Nearly 20 million women and girls in Nigeria have undergone FGM. In 2015, there was a landmark ban on FGM in Nigeria, and the international community has prioritised ending FGM in the new Global Development Goals under Goal 5 – to achieve gender equality and empower all women and girls.
However, there is still so much to be done. Nigerian youth CAN make a difference in this issue.
Here, The Girl Generation and Youthhub Africa blog competition winner Anita Chika Nwankpa shares her views.
“Doctor! You have to help me!” I looked up to see a tall, dark-skinned and desperate-looking lady with red, teary eyes.
“My baby cannot suffer what I’ve suffered!” she sobbed, as she finally broke down in tears.
“Poor child”, I muttered, as I examined her.
Little Jemimah’s mother left her in her grandmother’s care while she travelled for just two days, only to return and find her daughter had been circumcised.
This is the plight of many Nigerian girls.
Nigeria has the highest number of cases of female genital mutilation (FGM), accounting for a quarter of all cases of FGM worldwide. Many Nigerians still engage in this ancient act for cultural reasons and in a bid to maintain chastity amongst their daughters.
Jemimah’s story is a grim reminder and a constant motivating factor in my commitment to end FGM.
There is no religious, sociocultural, or medical justification for mutilating any female.
We must put an end to FGM now.
If not now, when? If not us, who?
To tackle FGM, first, we must accept the fact that it is rooted in culture and some spiritual beliefs and, as such, the solution(s) must involve a sociocultural approach while being rooted in sound medical evidence.
Often, those who carry out FGM believe they are performing a good service to the mutilated ones. It is therefore important that we reach out to all stakeholders involved in this sociocultural problem of gender-based violence.
My proposal is an advocacy campaign at four strategic levels.
This part of the campaign will work alongside already existing community-leaders.
We will establish communication with them and enlist them to be a part of the solution making process.
The community-based advocacy will be done by well-known youth and community leaders and championed by the traditional rulers in the area.
We will encourage traditional rulers to abolish the cultural practice of FGM amongst their people and implore them to facilitate negotiations with groups of individuals that may oppose this stand.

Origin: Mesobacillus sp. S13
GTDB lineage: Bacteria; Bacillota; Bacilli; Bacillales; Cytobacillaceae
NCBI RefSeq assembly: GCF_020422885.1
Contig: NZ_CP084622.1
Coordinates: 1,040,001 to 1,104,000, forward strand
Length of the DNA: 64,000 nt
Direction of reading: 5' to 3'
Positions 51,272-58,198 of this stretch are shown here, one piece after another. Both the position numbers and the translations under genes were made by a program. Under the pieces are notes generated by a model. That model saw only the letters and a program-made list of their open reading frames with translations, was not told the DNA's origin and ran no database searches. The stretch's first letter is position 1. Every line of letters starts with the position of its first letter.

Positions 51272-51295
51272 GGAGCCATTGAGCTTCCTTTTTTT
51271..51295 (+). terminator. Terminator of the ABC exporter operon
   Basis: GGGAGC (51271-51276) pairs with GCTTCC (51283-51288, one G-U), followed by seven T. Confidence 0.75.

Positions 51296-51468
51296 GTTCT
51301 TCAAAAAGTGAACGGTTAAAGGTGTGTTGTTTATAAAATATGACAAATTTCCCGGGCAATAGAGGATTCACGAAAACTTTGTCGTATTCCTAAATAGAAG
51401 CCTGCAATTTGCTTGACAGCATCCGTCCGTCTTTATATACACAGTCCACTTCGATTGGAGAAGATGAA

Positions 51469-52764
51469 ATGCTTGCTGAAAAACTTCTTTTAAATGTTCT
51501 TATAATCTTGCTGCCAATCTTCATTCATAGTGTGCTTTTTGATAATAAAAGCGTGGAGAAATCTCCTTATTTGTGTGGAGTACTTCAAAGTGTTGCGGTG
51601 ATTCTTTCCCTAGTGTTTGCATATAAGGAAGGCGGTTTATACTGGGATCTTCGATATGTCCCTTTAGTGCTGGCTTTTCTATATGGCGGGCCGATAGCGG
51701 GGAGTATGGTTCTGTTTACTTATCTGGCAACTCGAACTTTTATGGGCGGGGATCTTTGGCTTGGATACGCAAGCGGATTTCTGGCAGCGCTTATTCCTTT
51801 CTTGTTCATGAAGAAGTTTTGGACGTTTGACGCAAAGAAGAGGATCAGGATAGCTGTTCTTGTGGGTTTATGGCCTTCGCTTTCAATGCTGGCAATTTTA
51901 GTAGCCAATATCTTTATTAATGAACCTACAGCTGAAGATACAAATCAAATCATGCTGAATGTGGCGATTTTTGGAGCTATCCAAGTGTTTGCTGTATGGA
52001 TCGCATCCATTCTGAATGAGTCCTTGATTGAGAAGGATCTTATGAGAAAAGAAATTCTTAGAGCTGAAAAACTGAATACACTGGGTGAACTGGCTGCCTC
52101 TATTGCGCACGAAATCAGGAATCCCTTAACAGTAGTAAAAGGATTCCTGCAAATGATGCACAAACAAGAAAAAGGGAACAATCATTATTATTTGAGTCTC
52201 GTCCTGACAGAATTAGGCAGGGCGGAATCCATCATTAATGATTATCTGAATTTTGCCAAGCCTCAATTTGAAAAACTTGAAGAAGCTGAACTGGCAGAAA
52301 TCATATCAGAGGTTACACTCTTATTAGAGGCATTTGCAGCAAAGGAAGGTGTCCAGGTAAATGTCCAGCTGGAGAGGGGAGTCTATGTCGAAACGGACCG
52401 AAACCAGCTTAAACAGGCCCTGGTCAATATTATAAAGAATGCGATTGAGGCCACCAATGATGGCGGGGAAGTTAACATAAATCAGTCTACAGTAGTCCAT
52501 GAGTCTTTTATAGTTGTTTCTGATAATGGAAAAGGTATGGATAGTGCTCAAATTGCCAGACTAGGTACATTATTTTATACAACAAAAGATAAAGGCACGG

Religion also has a strong role to play.
Religious figures and leaders of all sects, particularly those who follow the ways of our ancestors and custodians of tradition are crucial to the success of this intervention.
Health providers are uniquely positioned to advise their clients to desist from FGM. Our definition of health providers extends beyond hospitals/ formal health providers to include traditional birth attendants (TBAs) who have no formal training but deliver babies.
We intend to improve awareness about the dangers of FGM and to discourage pregnant women, during pregnancy and delivery, from considering female circumcision for their babies.
By providing specific education during antenatal visits in the hospitals, formal health providers will also be instrumental.
Additionally, because many Nigerian women deliver at home, churches or with TBAs, we will enlist the support of TBAs by incentivising them not to practice FGM and to discourage it.
Peer educator and medical outreach programmes can be conducted regularly, targeting young girls in secondary schools; involving them in inter-school activities centered on issues surrounding female health, and discouraging other harmful procedures to the female genitalia like genital piercing, douching and use of chemicals for vaginal tightening.
Victims of FGM should be offered free gynecological and mental health services and also be encouraged to share their experiences and the negative impacts of FGM with the public.
The promulgation and enforcement of laws that criminalise FGM is a viable solution that should be explored in detail. However, care must be taken not to disrupt communities or provoke ethnic unrest.
This is why diplomatic relations with community leaders and community ownership is of utmost importance to our approach.
Social Media Advocacy
Social media today, is an extremely vital means of education and advocacy.
By writing about FGM and sharing it with friends, I hope to create a cascade of vital information that will positively impact people and influence them not to consider it, and to join in the fight against FGM.
If we must end FGM, we must work together, and we must act now.
Dr. Anita Chika Nwankpa is a Nigerian medical doctor who currently works at the Niger-Delta University Teaching Hospital (NDUTH) in Bayelsa.
She is a strong advocate for the rights of the girl child and maternal and child health issues.
She’s currently a programme manager for the “Save a Child project” organised by Joint Medical lifesavers Foundation, a non-profit, which promotes and provides access to healthcare for underserved communities in Nigeria.
She believes in youth involvement as agents of positive change in the society.
Youthhub Africa is a youth led communications and leadership organisation that focuses on youth opportunities and development.
It aims to equip and celebrate a new generation of African thinkers, leaders and innovators, and to support young people take front row seats on development issues on the African continent.www.youthhubafrica.org.